Friday, February 21, 2020

A Brief History of the Fantastic Comedies of the Sixties Part One

When people think of the American situation comedies on television in the Sixties, the many fantastic comedies are apt to come to mind. These were television shows, such as My Favourite Martian, Bewitched, and I Dream of Jeannie, that blended elements of fantasy with situation comedy. While there would be fantastic sitcoms before and afterwards, the period of 1963 to 1967 may well have been the Golden Age of the genre on American television, with 15 different fantasy comedies debuting in those years. Some of those comedies, such as Bewitched and I Dream of Jeannie, would prove to be among the most successful of the decade. Some of them are still airing in syndication and are widely available on streaming platforms to this day.

Of course, fantasy was blended with comedy well before television was even invented. Fantastic comedies may well have existed even before the invention of writing, with storytellers weaving tales filled with both humour and fantasy around campfires.  Elements of fantastic comedy may be found in the plays of Aristophanes, Pseudo-Lucian's The Ass, and even various plays of William Shakespeare. François Rabelais combined fantasy and comedy with Gargantua and Pantagruel. Jonathan Swift blended comedy with satire in Gulliver's Travels. Voltaire combined comedy with what would later be called science fiction in Micromégas and with fantasy in "Plato's Dream."

It was in the 19th Century that fantastic comedy really began to coalesce as a subgenre. The pioneer in the subgenre was Thomas Anstey Guthrie, who wrote under the pen name "F. Anstey." F. Anstey wrote what Farah Mendlesohn classified in her book Rhetoric of Fantasy as "intrusive fantasy," in which fantastic elements intrude upon an otherwise realistic milieu. His very first book, Vice Versa, in which a father is substituted for his son, pioneered the body switch comedy. F. Anstey also pioneered the trope of an individual's life being turned upside down by a supernatural other. Over sixty years before Bewitched or I Dream of Jeannie, his novel The Brass Bottle centred upon a man whose life is turned upside down after he releases a djinn from a bottle. F. Anstey's novels always had a Victorian setting into which fantastic elements would be introduced, much as the fantastic sitcoms of the Sixties introduced Martians, witches, and genies into modern day America. F. Anstey's works would prove to be very popular, with his novels Vice Versa, The Tinted Venus, and The Brass Bottle being adapted as films multiple times.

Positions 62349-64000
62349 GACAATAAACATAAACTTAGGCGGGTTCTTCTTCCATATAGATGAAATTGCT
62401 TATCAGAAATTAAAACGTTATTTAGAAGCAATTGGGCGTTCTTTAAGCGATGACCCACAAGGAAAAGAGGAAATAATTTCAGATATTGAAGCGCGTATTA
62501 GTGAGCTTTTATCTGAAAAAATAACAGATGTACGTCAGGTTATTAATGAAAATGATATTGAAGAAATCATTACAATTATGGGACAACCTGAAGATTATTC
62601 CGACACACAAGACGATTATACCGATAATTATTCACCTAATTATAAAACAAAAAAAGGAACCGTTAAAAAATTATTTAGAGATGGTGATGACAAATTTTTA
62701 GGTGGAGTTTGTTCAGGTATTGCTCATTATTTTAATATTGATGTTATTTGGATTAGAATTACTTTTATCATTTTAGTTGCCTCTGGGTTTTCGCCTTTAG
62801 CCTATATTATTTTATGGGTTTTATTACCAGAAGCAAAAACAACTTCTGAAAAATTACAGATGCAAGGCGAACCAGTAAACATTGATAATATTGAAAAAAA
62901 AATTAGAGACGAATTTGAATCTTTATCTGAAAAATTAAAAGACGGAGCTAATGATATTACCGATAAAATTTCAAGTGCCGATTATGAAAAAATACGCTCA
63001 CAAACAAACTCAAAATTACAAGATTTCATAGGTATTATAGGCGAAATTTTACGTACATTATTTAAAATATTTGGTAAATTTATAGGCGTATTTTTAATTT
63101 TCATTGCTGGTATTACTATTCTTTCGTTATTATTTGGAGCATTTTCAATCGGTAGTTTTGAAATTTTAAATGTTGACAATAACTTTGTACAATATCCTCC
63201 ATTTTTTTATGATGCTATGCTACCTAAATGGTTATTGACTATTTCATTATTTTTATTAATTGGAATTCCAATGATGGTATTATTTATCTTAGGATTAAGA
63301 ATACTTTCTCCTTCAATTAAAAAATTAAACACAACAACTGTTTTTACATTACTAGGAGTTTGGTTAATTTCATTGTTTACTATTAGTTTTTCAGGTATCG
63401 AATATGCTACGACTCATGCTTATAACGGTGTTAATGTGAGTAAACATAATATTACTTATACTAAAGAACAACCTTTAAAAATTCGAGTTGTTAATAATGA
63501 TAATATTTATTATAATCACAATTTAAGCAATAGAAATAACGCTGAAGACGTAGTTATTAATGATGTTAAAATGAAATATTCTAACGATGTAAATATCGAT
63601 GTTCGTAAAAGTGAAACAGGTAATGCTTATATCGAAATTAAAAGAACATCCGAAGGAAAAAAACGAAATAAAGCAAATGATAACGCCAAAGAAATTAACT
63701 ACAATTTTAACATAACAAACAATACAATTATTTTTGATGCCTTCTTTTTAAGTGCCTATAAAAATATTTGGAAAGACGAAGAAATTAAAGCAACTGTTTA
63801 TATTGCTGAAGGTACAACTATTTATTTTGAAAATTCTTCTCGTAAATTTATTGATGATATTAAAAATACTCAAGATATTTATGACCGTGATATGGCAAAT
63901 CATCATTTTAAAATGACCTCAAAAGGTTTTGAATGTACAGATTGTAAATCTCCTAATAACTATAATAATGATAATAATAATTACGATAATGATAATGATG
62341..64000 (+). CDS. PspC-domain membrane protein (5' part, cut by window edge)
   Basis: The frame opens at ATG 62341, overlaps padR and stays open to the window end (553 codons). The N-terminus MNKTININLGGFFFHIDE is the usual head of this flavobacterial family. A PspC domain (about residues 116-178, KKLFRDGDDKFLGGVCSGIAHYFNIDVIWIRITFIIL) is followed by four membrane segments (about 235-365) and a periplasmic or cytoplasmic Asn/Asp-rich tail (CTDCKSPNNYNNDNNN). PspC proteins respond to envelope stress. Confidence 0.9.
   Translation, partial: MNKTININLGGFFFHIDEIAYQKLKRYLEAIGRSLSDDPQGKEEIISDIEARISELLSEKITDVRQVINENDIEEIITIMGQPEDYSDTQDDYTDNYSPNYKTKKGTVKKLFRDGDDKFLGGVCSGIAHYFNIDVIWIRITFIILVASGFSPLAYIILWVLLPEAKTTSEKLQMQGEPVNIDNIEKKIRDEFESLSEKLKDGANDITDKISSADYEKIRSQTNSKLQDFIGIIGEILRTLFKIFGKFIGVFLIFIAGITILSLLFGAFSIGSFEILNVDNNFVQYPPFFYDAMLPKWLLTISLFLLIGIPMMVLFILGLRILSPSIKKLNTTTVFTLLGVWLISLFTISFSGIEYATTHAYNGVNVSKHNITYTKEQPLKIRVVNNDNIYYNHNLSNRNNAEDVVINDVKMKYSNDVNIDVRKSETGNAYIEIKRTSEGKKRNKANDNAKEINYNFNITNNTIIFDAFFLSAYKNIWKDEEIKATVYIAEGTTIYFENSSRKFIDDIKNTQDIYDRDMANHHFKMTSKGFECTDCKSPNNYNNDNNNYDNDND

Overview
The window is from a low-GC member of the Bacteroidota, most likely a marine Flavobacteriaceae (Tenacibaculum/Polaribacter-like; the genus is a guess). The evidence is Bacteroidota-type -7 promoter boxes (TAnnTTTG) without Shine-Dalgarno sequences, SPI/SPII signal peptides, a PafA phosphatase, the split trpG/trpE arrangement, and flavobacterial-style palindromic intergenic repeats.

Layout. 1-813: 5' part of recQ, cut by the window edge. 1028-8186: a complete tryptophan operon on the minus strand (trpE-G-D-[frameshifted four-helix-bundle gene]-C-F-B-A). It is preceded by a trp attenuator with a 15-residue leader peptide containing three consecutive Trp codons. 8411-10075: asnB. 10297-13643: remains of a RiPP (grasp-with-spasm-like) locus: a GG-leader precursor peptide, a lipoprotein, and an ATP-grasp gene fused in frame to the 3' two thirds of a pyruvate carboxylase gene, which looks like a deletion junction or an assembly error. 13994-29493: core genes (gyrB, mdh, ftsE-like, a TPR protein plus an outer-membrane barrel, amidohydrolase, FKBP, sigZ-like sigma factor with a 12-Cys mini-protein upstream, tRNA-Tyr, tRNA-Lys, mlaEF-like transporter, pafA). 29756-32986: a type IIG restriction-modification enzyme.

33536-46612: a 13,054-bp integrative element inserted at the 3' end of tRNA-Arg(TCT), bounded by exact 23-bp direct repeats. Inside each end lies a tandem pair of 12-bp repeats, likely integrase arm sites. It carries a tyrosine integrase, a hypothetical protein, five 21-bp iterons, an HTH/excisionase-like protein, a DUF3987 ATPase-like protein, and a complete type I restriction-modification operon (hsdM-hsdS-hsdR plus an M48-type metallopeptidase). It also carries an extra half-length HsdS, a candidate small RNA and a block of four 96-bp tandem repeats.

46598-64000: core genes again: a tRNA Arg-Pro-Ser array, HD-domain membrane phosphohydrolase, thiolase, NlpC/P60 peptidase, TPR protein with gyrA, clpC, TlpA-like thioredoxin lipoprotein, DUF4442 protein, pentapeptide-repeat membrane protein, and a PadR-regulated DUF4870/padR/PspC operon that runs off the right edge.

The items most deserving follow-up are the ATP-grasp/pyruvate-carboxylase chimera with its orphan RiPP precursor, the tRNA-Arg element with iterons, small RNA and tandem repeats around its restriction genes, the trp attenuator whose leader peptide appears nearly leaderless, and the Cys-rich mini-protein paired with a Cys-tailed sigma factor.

Other authors, some of them quite noted, would follow F. Anstey into the field of fantastic comedy. Oscar Wilde's The Canterville Ghost subverted the typical ghost story by treating it with humour. Mark Twain's A Connecticut Yankee in King Arthur's Court blended time travel with Arthurian legend. Both would be adapted as motion pictures multiple times.

Aside from F. Anstey, perhaps no other author would have as much impact on the fantastic sitcoms of the Sixties as Thorne Smith. Thorne Smith often combined fantasy with comedy in his novels, the best known of which is Topper. In Topper a staid banker, Cosmo Topper, finds himself haunted by a couple of fun-loving ghosts, Marion and George Kerby, who take it upon themselves to make Cosmo less of a stick in the mud. Thorne Smith would follow Topper up with a sequel, Topper Takes a Trip. Among his other works were The Night Life of the Gods, in which statues of the Roman gods in the Metropolitan Museum of Art are brought to life, Turnabout, in which a husband and wife switch bodies, and the unfinished novel The Passionate Witch, in which a man finds himself married to a witch. Like F. Anstey's novels, Thorne Smith's novels would also be made into movies, including Night Life of the Gods (1935), Topper (1937) and Topper Takes a Trip (1939), Turnabout (1940), and I Married a Witch (1942--based on The Passionate Witch).

Given the rise of the subgenre of fantastic comedy in literature, it would come as no surprise that fantastic comedy would be a cinematic subgenre was well. F. Anstey's The Brass Bottle would be adapted to film twice in the Silent Era, once in 1914 and again in 1923. René Clair's 1924 movie Paris Qui Dort centred on a scientist who develops a ray that freezes people into place.  With the advent of talkies, fantastic comedy movies became much more common. The Thirties saw the release of such fantastic comedy movies as Turn Back the Clock (1933), The Ghost Goes West (1935), Topper (1937), and The Man Who Could Work Miracles (1937).

It would be the release of Here Comes Mr. Jordan in 1941 that would launch an entire cycle of fantastic comedy films that would last throughout the decade. In Here Comes Mr. Jordan a mistake occurs whereby a pilot dies too soon, after which the angel Mr. Jordan must correct the mistake. The success of Mr. Jordan would lead to other  films featuring guardian angels in the Forties, including Heaven Can Wait (1943), It's a Wonderful Life (1946), The Bishop's Wife (1947), and For Heaven's Sake (1950). Here Comes Mr .Jordan would also lead to other fantastic comedy movies in the Forties. The title of I Married a Witch (1942) pretty much explains the film. Angel on My Shoulder (1946) centred not on angels, but on the forces of Hell instead. The Abbot and Costello movie The Time of Their Lives (1946) dealt with ghosts. Down to Earth (1947), which was a bit of a sequel to Here Comes Mr. Jordan, centred on the muse Terpsichore (played by Rita Hayworth).  The Luck of the Irish (1948) featured a leprechaun. Both Mr. Peabody and the Mermaid (1948) and Miranda (1948) centred on mermaids. Most of the fantastic comedy movies of the Forties were intrusive fantasies in which an ordinary person's life is turned upside down by some supernatural other (an angel, a witch, a Muse, and so on). This would also be the format that the majority of fantastic comedy sitcoms that aired on American television in the Sixties.